Many shops offer discounts ranging from 10 percent to 50 percent plus special free gifts to customers.
The market is sure to draw even more tourists with the planned Dongdaemun Design Plaza & Park, scheduled to open in 2010.
Like the Guggenheim Bilbao Museum, recognized as a globally renowned tourist attraction in Bilbao, Spain, the projected design plaza and park is expected to emerge as one of Seoul's representative tourist landmarks.
The design plaza and park, to be built on the grounds of the now-defunct Dongdaemun Stadium, will be a Mecca of the domestic fashion industry, highlighting the history of Dongdaemun (East Gate), the economy and the environment.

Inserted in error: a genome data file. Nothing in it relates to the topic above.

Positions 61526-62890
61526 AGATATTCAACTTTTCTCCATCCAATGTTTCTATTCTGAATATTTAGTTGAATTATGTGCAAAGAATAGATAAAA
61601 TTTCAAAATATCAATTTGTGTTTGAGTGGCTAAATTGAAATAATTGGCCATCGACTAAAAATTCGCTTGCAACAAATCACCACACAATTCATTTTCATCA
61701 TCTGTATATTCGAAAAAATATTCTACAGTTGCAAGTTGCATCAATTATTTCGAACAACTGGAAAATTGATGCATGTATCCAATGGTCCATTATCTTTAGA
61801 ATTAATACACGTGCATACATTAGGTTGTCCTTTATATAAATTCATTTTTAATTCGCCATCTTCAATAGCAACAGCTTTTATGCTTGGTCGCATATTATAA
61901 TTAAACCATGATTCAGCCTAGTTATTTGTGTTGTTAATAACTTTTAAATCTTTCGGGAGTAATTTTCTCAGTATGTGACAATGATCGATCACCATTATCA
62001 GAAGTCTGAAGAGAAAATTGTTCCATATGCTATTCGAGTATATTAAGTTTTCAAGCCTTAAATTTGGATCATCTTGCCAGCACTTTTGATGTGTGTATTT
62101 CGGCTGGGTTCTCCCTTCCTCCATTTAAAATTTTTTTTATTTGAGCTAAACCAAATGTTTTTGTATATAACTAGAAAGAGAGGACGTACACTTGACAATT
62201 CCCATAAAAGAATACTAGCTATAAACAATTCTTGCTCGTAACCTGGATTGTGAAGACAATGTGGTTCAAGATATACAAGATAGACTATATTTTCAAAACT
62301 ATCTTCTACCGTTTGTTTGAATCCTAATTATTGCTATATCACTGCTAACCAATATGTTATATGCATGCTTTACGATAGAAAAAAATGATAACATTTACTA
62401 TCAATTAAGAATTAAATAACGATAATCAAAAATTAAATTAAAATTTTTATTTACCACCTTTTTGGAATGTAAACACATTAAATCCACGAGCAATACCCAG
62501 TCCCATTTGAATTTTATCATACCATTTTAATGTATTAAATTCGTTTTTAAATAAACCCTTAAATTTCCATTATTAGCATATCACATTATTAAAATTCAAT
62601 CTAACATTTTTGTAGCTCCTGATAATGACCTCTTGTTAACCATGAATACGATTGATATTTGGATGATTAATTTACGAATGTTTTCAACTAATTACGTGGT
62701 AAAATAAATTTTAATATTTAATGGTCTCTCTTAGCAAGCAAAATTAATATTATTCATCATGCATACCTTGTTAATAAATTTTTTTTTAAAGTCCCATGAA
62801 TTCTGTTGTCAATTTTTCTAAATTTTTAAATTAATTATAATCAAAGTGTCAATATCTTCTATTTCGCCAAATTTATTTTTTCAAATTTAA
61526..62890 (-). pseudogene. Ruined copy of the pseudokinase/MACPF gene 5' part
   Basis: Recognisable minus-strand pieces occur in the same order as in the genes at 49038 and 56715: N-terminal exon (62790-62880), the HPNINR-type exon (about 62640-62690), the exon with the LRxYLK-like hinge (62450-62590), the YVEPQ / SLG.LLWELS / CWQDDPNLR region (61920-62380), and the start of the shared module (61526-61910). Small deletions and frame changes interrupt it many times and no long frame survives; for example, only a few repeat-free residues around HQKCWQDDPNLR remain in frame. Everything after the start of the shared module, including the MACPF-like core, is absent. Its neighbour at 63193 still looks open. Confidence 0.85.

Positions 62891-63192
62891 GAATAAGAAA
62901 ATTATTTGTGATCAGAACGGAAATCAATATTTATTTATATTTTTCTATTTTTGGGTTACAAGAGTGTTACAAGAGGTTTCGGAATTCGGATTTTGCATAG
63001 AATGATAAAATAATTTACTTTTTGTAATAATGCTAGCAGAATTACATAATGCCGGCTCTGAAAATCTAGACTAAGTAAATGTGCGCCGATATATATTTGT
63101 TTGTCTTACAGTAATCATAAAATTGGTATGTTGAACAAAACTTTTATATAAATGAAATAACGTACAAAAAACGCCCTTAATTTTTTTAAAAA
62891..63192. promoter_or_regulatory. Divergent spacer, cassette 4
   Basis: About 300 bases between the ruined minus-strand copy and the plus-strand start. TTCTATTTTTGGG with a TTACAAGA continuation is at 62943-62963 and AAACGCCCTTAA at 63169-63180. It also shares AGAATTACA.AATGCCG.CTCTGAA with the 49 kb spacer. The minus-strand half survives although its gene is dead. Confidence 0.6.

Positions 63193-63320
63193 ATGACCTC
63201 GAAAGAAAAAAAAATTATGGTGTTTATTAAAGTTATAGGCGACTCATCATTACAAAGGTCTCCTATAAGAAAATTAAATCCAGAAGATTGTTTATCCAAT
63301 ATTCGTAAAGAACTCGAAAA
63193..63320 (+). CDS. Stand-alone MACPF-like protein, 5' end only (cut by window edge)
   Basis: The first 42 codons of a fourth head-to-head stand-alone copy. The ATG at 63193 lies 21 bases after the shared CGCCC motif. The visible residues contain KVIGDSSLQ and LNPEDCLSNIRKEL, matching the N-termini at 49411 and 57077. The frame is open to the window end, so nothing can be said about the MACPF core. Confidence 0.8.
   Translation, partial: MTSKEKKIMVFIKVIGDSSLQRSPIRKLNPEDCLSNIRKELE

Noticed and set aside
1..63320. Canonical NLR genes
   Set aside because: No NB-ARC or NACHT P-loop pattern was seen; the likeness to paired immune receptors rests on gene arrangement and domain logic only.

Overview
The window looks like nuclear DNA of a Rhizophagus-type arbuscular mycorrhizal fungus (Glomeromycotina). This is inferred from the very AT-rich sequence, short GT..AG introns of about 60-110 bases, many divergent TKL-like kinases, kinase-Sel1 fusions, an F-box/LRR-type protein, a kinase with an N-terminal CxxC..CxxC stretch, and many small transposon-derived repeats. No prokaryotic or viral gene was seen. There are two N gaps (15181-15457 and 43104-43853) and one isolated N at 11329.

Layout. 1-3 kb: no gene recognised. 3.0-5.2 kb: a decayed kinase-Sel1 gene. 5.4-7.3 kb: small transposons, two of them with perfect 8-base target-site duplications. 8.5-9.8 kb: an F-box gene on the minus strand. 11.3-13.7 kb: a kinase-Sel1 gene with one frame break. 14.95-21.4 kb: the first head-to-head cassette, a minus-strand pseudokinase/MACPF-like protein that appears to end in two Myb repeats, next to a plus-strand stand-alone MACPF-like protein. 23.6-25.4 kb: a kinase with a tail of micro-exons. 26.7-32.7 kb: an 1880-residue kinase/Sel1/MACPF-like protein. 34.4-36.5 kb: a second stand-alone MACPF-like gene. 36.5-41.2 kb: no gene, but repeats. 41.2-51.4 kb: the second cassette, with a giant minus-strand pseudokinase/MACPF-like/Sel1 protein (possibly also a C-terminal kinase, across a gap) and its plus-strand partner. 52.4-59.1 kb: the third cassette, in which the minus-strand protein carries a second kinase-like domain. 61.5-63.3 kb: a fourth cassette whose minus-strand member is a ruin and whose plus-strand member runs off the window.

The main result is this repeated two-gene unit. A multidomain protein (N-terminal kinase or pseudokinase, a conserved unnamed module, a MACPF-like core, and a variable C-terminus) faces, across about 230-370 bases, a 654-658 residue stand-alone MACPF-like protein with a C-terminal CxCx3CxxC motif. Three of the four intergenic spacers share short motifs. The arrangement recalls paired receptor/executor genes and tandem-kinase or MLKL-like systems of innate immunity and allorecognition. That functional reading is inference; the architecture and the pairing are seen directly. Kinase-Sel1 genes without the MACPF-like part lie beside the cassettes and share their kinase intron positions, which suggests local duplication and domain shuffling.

The project will upgrade the market's standing to an international level. Specializing in wholesale clothing, the market has grown large, having more than 20 shopping malls. A full range of fashion items that cover the shopper from head to toe is found in Dongdaemun Market at inexpensive prices. It is no wonder the market is always crowded with retailers, customers and tourists, both domestic and foreign.

Foreigners may feel like it's their home away from home, as Itaewon remains the capital's multicultural district as a magnet for foreign visitors with signboards written in English, Japanese and Chinese. You can buy at reasonable prices a wide range of items from apparel, shoes, hiking clothing, tailored suits to Korean antiques, furniture and traditional Korean gifts. Itaewon also turns into a different world at night as a stream of entertainment bars and drinking bars light up both sides of the street. nw

Seoul streets are adorn with placards and posters announcing the Seoul Grand Sale 2008 as seen in front of the Dongdaemun Shopping Mall.